One of many issues with nutrition science is the concept of a calorie, and using calories as a ridiculous measurement of how healthy a food is, or the effects of the foods on the body. The model of using calories is often referred to the Calories In-Calories Out or CICO model. This is explained as the number of calories measured in your food intake vs the calories expended or used in exercise.
Here are many, many reasons why the CICO model is complete BS, including all the following:
- Calories of metabolic processes are different in each person, and can't be measured anyway - only the alleged food intake can be measured and the exercise done - what about all the energy consumed or produced by other metabolic processes, re-use of nutrients, re-absorption of nutrients, and waste products (from breath, sweat, urination and poo)?
- How is a "calorie" used in the body?! What are the biochemical reactions which use calories?! (Answer: none)
- The CICO model does not take into account each person's own metabolic rate, typically driven by their thyroid gland. Someone with a low functioning thyroid will have a tendency to have low energy, slow metabolism and easy weight gain, but difficulty losing weight, even on a healthy diet
- The CICO model assumes that physiological mechanisms or environmental factors or other biochemical hormones have no impact on energy balance - that it is all based on how foods are "BURNED"
- CICO does not distinguish between "good" calories and "bad" calories. We all know an apple is better and healthier than a choc-chip cookie... but a cookie may have the same or less calories?!
- In the CICO model, they forget to include how many calories are produced or needed to digest that food. For example, a lollipop might take 10% of its calories to be used by the body, but a steak can use 30% of its alleged calories to be digested
- The CICO model suggests that 500 calories from brownies is just as fattening as 500 calories of kale! It's just ridiculous!
- A low calorie food does not imply that it is healthy for you, and a high calorie food also does not imply that the food is unhealthy
- Similar to good vs bad calories, the CICO model does not look at nutrient density of the foods, or their macronutrient breakdown into protein vs carbs vs fats or vitamins and minerals, or how the nutrients in the food affect your body in good or bad ways
- CICO assumes everyone is the same, or that the energy output from a calorie in one person is the same as for another, which is not possible
- With the CICO model, artificial sweeteners with zero calories (but are known to cause metabolic dysfunction, diabetes, weight gain and cancer) are allegedly better for you than high calorie healthy fats or an avocado for example?!
- CICO assumes that the body "oxidises calories" in the same way and amount as in a bomb calorimeter (and at sea level etc, in the definition of a calorie)
- CICO assumes that EVERYTHING you eat is going to be digested and absorbed, with NO waste! CICO does not take into account the "energy" or heat of your poo for example!
- CICO doesn't take into account the adaptive metabolic processes in each person - someone MAY lose weight in the short term on a low calorie diet, but then due to hormones, thyroid changes, and other factors, weight loss can stall or plateau and then increase again due to the "starvation" effect and the adaptive slowing of metabolic processes to conserve energy for longer-term survival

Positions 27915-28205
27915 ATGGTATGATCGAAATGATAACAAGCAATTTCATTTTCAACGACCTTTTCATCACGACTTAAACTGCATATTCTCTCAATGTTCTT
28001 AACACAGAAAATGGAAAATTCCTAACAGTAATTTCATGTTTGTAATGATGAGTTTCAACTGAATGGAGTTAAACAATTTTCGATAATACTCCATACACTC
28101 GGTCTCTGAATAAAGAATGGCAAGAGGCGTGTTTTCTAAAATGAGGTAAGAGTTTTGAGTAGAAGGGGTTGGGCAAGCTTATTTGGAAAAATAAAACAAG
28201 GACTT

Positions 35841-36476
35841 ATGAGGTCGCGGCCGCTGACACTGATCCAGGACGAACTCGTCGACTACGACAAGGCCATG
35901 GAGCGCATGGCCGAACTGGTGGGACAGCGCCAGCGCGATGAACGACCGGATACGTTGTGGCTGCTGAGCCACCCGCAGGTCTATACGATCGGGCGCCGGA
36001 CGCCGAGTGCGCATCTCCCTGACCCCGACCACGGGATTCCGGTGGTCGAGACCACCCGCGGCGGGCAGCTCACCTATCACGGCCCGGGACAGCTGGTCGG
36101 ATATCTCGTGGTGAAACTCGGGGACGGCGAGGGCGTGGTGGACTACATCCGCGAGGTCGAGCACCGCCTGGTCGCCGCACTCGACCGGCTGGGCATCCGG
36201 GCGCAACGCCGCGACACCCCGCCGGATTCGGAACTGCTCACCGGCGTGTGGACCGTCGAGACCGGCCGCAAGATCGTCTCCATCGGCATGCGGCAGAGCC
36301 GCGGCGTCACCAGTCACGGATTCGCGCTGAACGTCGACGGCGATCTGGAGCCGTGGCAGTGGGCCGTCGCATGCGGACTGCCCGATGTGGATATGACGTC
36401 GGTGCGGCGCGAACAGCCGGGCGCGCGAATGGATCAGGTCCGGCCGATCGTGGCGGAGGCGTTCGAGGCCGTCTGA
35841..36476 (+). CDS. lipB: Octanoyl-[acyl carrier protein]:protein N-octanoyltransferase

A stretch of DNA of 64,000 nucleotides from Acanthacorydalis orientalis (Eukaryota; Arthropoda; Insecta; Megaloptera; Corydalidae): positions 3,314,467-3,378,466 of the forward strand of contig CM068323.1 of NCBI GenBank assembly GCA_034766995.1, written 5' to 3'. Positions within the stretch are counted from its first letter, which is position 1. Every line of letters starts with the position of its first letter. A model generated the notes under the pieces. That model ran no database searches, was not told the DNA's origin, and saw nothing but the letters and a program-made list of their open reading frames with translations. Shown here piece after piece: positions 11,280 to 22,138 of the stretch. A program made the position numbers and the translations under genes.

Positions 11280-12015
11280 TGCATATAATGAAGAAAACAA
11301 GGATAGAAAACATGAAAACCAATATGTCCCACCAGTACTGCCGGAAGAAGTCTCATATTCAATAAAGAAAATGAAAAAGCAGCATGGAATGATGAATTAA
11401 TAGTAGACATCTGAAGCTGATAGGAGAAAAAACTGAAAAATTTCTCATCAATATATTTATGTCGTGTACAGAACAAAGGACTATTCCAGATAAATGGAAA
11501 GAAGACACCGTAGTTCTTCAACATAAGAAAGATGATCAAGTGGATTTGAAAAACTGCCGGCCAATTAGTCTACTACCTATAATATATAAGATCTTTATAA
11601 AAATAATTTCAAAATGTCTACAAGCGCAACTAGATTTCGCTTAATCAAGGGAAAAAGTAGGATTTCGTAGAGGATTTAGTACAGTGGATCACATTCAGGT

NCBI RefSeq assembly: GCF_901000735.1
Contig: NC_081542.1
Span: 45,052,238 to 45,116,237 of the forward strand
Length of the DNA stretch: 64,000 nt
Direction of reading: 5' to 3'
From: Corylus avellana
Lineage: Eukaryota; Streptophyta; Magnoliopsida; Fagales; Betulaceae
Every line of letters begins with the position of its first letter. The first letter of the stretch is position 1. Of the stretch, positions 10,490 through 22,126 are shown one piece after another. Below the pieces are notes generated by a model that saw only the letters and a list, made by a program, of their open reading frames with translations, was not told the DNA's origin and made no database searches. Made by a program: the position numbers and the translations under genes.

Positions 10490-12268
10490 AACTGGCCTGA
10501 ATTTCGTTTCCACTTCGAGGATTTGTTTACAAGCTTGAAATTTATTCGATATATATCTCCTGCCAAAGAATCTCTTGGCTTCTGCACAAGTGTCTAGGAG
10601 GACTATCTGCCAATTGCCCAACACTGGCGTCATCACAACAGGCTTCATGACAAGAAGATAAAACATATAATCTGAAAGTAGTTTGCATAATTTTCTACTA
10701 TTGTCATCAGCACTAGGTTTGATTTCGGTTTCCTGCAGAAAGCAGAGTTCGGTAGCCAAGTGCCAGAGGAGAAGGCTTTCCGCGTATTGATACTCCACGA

- Maintaining a healthy weight and good health is more about WHAT someone eats, not how much (or little) they eat based on calories
- Weight gain is about over-storage of excess foods (or types of foods) not on over-eating of those foods or calories. One person eating the same foods as another will store more of those foods, while someone else will be using the foods for metabolism
- Muscles needs more NUTRIENTS for the muscle health and function, and hence more nutrients from foods are used instead of being stored as body fat
- A typical Keto/ketogenic diet has more calories than a low-fat diet, yet people on a keto diet will lose more weight (as body fat), more consistently, and for longer than someone on a low fat (ie, high calorie) diet
- Since the 1960s we have been told that we need to be more aware of the calories we eat and to reduce high calorie foods - which means cutting fats as they have the most calories per gram. Look where that got us - with the highest rates of obesity, diabetes, heart disease, cancers, and other chronic inflammatory conditions ever in history
- Proteins suppress appetite to make you eat less, but carbs do the opposite, yet they have the same calorific value
- Healthy fats suppress appetite for longer than proteins, yet they have the highest number of calories
- Low carb diets (generally higher calories) lead to more weight loss than low carb diets (lower calories)
- Carbohydrates and proteins have the same calorie value at 4 calories per gram. But replacing carbs with the same amount of protein, as shown in many studies, will result in weight loss from reduced fat stores, and sparing or improving muscle mass. Hence again, weight loss has NOTHING to do with calories of the foods you eat
- The CICO model blames the individual for eating too much or not exercising enough, when there are MANY factors and hormones which are causing their weight gain, or preventing the usage of the fat stores for energy.
If anyone recommends that you should count your calories, or choose your food based on calories, especially for weight loss, then run away!
As you can see from above, there are a LOT of reasons why calories are irrelevant, useless, unscientific, and not representative of how foods and nutrients get used in your body!
Be informed. Be healthy!